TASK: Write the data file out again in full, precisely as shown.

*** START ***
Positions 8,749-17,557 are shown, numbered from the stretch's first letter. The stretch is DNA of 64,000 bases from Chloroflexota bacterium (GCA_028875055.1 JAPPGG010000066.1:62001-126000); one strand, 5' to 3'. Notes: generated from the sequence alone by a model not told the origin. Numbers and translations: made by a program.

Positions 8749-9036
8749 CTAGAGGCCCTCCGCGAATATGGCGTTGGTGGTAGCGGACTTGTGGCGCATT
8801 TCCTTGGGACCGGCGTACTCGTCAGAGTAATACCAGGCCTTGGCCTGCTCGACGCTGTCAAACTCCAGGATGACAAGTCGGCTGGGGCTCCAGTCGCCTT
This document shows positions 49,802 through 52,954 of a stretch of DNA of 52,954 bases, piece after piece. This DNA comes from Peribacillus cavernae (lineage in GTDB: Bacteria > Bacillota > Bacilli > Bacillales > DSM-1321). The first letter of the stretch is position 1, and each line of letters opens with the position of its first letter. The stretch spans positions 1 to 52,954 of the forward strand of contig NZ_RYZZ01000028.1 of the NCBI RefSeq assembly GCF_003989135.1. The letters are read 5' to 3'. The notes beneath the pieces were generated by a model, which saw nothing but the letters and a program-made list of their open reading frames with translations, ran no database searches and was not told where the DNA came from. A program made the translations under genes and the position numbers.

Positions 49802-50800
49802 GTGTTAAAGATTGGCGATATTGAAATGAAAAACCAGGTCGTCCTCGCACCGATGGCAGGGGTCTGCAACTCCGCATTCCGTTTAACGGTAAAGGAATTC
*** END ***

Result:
Positions 8,749-17,557 are shown, numbered from the stretch's first letter. The stretch is DNA of 64,000 bases from Chloroflexota bacterium (GCA_028875055.1 JAPPGG010000066.1:62001-126000); one strand, 5' to 3'. Notes: generated from the sequence alone by a model not told the origin. Numbers and translations: made by a program.

Positions 8749-9036
8749 CTAGAGGCCCTCCGCGAATATGGCGTTGGTGGTAGCGGACTTGTGGCGCATT
8801 TCCTTGGGACCGGCGTACTCGTCAGAGTAATACCAGGCCTTGGCCTGCTCGACGCTGTCAAACTCCAGGATGACAAGTCGGCTGGGGCTCCAGTCGCCTT
This document shows positions 49,802 through 52,954 of a stretch of DNA of 52,954 bases, piece after piece. This DNA comes from Peribacillus cavernae (lineage in GTDB: Bacteria > Bacillota > Bacilli > Bacillales > DSM-1321). The first letter of the stretch is position 1, and each line of letters opens with the position of its first letter. The stretch spans positions 1 to 52,954 of the forward strand of contig NZ_RYZZ01000028.1 of the NCBI RefSeq assembly GCF_003989135.1. The letters are read 5' to 3'. The notes beneath the pieces were generated by a model, which saw nothing but the letters and a program-made list of their open reading frames with translations, ran no database searches and was not told where the DNA came from. A program made the translations under genes and the position numbers.

Positions 49802-50800
49802 GTGTTAAAGATTGGCGATATTGAAATGAAAAACCAGGTCGTCCTCGCACCGATGGCAGGGGTCTGCAACTCCGCATTCCGTTTAACGGTAAAGGAATTC